2a) End of line: John Rogers and Greg Rucka finishing their runs on Blue Beetle and Checkmate. Both titles unceremoniously cancelled within the year afterwards. Rex Libris has also taken leave for which we're all the poorer for. I'll let Devon lament Catwoman. Though designed to be for teenaged girls, for what it's worth, I found the now-departed Minx line to be a refreshing voice in the testosterone fuelled market.
2b) Returner: Chuck Dixon made an almost triumphant return to the Bat-universe he nurtured so well years before, but undisclosed difficulties sent him packing only a few months in. James Robinson also returned to the DCU, but wow... totally not worth hyping over. Meanwhile, indie favourite Scud: The Disposable Assassin and cult TV series Serenity made a re-appearance to comics this year, both lacklustre and unmemorable.
2c) MIA: Kyle Baker's Special Forces and Gutsville by Si Spurrier and Frazier Irving both failed to finish their respective mini-series runs. Also, all hope for a conclusion to the Morrison/Ha Authority was abandoned.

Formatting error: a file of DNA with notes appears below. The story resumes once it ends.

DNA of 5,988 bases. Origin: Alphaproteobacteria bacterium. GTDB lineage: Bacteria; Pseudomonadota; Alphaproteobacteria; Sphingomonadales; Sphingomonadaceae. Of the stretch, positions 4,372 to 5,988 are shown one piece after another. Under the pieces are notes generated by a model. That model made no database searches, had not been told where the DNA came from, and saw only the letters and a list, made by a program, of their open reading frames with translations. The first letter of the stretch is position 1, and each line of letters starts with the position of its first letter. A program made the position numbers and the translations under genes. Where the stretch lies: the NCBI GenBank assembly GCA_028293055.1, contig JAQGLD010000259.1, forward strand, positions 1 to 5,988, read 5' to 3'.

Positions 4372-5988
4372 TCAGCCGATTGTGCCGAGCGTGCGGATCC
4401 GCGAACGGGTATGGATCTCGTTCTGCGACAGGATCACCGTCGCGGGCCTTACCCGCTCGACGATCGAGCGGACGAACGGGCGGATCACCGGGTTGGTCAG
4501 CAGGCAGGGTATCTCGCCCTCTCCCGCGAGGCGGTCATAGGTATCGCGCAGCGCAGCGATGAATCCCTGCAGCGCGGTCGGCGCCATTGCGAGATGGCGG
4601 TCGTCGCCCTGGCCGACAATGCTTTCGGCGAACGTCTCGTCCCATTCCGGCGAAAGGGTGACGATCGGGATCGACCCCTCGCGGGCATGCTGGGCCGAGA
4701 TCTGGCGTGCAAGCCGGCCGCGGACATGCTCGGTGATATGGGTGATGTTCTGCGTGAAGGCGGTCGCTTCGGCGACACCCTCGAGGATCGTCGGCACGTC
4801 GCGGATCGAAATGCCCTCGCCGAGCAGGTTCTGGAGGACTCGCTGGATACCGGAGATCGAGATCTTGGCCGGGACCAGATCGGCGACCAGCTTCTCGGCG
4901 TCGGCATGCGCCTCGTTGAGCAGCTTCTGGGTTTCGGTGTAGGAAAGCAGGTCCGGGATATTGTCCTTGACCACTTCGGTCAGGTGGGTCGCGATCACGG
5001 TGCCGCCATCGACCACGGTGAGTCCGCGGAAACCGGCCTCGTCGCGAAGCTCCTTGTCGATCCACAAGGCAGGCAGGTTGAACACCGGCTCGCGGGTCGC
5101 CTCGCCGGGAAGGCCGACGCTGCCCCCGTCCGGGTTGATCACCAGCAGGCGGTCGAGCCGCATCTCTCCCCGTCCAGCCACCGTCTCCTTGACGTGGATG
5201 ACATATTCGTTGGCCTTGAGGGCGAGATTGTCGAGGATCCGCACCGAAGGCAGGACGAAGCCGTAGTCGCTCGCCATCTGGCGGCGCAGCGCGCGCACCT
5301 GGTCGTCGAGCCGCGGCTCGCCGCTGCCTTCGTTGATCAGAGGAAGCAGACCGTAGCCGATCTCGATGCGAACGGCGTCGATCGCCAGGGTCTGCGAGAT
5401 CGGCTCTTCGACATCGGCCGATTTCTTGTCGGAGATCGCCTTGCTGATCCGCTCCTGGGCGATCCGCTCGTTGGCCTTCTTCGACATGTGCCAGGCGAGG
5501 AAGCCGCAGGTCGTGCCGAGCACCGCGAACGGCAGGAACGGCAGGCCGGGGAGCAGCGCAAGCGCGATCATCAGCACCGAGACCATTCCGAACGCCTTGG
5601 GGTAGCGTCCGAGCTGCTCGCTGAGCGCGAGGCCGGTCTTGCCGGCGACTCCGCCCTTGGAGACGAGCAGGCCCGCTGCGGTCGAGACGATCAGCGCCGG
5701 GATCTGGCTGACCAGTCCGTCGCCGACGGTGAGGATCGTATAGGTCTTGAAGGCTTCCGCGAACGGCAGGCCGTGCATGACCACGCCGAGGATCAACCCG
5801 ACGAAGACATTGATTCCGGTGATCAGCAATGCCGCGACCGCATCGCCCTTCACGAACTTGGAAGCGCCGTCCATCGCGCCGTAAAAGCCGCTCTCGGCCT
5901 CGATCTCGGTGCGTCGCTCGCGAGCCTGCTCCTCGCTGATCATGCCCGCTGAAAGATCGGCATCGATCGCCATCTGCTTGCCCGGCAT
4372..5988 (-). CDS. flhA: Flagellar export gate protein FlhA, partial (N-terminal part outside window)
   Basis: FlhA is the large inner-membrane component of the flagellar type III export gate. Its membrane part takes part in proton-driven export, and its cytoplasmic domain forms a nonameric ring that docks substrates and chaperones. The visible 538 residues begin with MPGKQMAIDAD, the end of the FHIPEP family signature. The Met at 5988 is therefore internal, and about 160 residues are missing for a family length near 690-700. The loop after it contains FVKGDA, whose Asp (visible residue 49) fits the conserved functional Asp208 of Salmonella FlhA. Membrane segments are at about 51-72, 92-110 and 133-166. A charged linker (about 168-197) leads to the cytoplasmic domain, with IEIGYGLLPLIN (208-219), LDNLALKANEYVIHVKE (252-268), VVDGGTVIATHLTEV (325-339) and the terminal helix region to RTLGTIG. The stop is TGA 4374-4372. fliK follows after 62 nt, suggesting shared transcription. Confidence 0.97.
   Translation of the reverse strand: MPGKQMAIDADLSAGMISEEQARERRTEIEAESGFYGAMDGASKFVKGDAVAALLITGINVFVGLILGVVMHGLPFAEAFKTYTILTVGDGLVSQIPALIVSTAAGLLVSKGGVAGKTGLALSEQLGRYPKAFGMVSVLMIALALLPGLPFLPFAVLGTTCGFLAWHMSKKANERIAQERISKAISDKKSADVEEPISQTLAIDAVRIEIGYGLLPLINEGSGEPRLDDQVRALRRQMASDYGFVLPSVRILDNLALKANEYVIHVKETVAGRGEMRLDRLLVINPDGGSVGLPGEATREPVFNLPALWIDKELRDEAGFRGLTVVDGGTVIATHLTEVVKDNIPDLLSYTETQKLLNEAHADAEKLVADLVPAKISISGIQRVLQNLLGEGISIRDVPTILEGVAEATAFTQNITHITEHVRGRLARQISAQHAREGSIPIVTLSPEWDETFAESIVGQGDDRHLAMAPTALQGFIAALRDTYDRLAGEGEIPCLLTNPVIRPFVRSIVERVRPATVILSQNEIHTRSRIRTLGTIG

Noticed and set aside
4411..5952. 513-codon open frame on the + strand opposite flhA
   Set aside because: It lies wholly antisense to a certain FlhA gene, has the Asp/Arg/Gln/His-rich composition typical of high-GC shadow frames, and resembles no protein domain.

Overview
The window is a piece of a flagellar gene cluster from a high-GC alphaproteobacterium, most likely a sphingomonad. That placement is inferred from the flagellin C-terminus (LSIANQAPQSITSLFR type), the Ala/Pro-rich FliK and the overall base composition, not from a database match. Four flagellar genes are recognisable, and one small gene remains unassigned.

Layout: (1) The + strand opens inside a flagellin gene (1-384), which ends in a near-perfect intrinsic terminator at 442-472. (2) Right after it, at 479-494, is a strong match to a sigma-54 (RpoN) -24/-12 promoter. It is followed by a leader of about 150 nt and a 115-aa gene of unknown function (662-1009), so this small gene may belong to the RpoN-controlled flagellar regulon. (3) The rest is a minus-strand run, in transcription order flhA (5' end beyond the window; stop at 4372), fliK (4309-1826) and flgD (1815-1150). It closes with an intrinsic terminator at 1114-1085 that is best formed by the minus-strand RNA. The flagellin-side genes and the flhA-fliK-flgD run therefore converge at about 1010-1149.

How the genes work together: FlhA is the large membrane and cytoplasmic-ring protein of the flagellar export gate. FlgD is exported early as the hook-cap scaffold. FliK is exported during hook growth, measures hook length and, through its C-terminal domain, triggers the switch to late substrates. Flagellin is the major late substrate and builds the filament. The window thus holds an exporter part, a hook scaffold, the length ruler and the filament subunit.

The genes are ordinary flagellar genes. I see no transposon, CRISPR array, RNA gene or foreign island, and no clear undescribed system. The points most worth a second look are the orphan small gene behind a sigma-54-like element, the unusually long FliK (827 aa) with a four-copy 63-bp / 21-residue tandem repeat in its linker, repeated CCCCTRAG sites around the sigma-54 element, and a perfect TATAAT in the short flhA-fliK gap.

3) Triumphs of the mainstream - these are the books you should've been reading from the big two this year that you might, for some reason, have missed:
i) Billy Batson and the Magic of Shazam - okay, sure it's only gotten two issues out in the past half-year but if you have kids (and even if you don't) you'll recognize there's something special in Mike Kunkel's interpretation of the legendary Captain Marvel. This is a character built to be a child's power fantasy, and Kunkel more than gets that. Hopefully his 2009 will be more productive.
ii) Secret Six - former Birds of Prey team Gail Simone and Nicola Scott have DC's only certifiable ongoing must-read right now. Slightly depraved, wildly chaotic, and darkly hilarious, the first storyline is like a super-villain rendition of "It's A Mad Mad Mad Mad Mad Mad World".